What kind of reviewer is she? A very precise, demanding, and appreciative one; a critic writing with vibrant engagement who is not willing to let much slide. What kind of reader is she? Based on her reactions to the works covered thus far, one that is interested in meaningful content rather than plot, values beautiful language, and appreciates in-depth characterizations.

For example, in her opening column she tries to figure out what China Miéville’s This Census-Taker (PRH/Del Rey) is all about, jumping from one possibility to the next before concluding, “This is a novel in which the journey is the story — but for those readers who actually want Miéville to take them somewhere, This Census-Taker may be an exercise in haunting, lovely frustration.”

Similarly, of Keith Lee Morris’s Travelers Rest (Hachette/Back Bay) she says the story is “not fresh” and thought “It’s beautifully written … Beautiful writing just isn’t enough to save any story from overfamiliarity.”

When a work does capture her fully, she gives it a rare “highly recommended” vote, as she has done for Andrea Hairston’s Will Do Magic for Small Change (Aqueduct Press), calling it a “beautifully multifaceted story … with deep, layered, powerful characters.”

All The Birds In The Sky (Macmillan/Tor/Tom Doherty), Charlie Jane Anders also impresses. She says it is “complex, and scary, and madcap … as hopeful as it is hilarious, and highly recommended.”

Below are links to her columns thus far:

December 28, 2015
February 23, 2016
April 19, 2016
June 17, 2016

Live Chat with Katherine Arden, Author of THE BEAR AND THE NIGHTINGALE

Wednesday, August 24th, 2016

Read our chat with Katherine, below.

Join us for the next live chat with Lindsey Lee Johnson, author of The Most Danger Place on Earth on Oct. 5th, 4 to 5 p.m., ET.

To join the program, sign up here.

Live Blog Live Chat with Katherine Arden – THE BEAR & THE NIGHTINGALE


Tuesday, August 23rd, 2016

9780316229296_62f5aThe 2016 Hugo Awards winners were announced on Saturday at the World Science Fiction Convention. N.K. Jemisin won Best Novel for The Fifth Season (Hachette/Orbit; OverDrive Sample).

The first book in the Broken Earth trilogy grabbed reviewers’ attention for its scope and scale. In the NYT Sunday Book Review, multiple award-winning author Naomi Novik wrote it is a novel of “intricate and extraordinary world–building.” The NPR reviewer  also lauded the author’s world-building as being full of “sumptuous detail and dimensionality.” Wired picked it as their book club title and Smart Bitches Trashy Books gave it an A grade, writing:

The Fifth Season blew my entire weekend. I had plans. I was supposed to, at least at some point, get out of bed and take a shower. Instead I stayed in my blanket fort and devoured this book. The most I managed to accomplish was feeding the cat and tweeting about how much I loved this novel.”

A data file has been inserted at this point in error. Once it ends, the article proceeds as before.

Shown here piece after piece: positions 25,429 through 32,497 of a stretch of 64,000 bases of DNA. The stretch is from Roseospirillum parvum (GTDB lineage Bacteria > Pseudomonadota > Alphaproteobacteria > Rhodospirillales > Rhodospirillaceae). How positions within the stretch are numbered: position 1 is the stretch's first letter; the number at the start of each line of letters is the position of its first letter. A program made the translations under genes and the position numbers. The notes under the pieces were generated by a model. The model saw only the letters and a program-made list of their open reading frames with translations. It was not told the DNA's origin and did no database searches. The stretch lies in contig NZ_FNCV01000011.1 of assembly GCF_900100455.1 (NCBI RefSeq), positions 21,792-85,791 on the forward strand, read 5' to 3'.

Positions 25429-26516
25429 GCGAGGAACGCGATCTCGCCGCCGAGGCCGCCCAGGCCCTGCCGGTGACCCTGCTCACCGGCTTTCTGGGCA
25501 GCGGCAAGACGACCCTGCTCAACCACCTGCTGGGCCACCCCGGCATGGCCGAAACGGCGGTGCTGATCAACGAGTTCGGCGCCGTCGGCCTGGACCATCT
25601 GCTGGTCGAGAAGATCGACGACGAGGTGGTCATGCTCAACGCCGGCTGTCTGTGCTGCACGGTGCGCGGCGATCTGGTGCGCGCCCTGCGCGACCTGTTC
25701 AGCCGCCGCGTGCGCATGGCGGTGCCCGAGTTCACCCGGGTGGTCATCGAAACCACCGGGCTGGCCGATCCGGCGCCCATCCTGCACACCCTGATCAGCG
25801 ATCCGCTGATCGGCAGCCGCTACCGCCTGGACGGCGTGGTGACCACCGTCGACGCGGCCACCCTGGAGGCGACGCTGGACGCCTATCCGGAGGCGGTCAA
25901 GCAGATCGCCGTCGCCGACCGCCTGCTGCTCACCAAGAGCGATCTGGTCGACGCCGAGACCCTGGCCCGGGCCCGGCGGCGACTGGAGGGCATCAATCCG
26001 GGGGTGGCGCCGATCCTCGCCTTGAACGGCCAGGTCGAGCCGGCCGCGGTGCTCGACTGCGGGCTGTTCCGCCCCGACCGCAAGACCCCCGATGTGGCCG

We wrote about Jemisin and critical reaction to the sequel, The Obelisk Gate (Hachette/Orbit; OverDrive Sample), earlier this week.

Jemisin headlines a sweeping win for female authors, with every fiction category going to a woman.

9780765385253_40f87Nnedi Okorafor won Best Novella for Binti (Macmillan/Tor; Macmillan Audio; OverDrive Sample). writes “Okorafor’s stories are where the ancient cultures of Africa meet the future, where what we have been and what makes us human meets what we can be and what we may be in the future.” NPR’s All Things Considered recently aired an interview with the author.

Uncanny2Hao Jingfang won Best Novelette for “Folding Beijing,” translated by Ken Liu. says “it’s not just that this is a smart story doing crunchy, smart things in a clever fashion—that’s just one layer of the thing. It’s also an emotionally resonant and intimately personal piece, grounded thoroughly through the life experience of the protagonist.”

Naomi Kritzer won Best Short Story for “Cat Pictures Please.” io9 includes the story in a round up of “What Are The Best Short Stories of the Year So Far?” (for 2015) and links to a review in Apex magazine.

9781401265199_7147aNeil Gaiman takes home the Best Graphic Story prize for The Sandman: Overture Deluxe Edition, (DC Comics/Vertigo). The Nerdist and provide reviews. Last year, NPR’s Terry Gross interviewed Gaiman about the book on Fresh Air.

MV5BMTc2MTQ3MDA1Nl5BMl5BanBnXkFtZTgwODA3OTI4NjE@._V1_SY1000_CR0,0,675,1000_AL_It was also a great night for Andy Weir. He won the John W. Campbell Award for Best New Writer (which is not a Hugo Award but is given at the same time) and the film The Martian (adapted from Weir’s debut novel) won Best Dramatic Presentation, Long Form.

An episode of Jessica Jones won Best Dramatic Presentation, Short Form.

Once again, the “Puppy” effect could be seen. However, it seems the voting members of the Hugo are learning to both live with and ignore the alt-right wing attack on the award (see our overview of the ongoing controversy).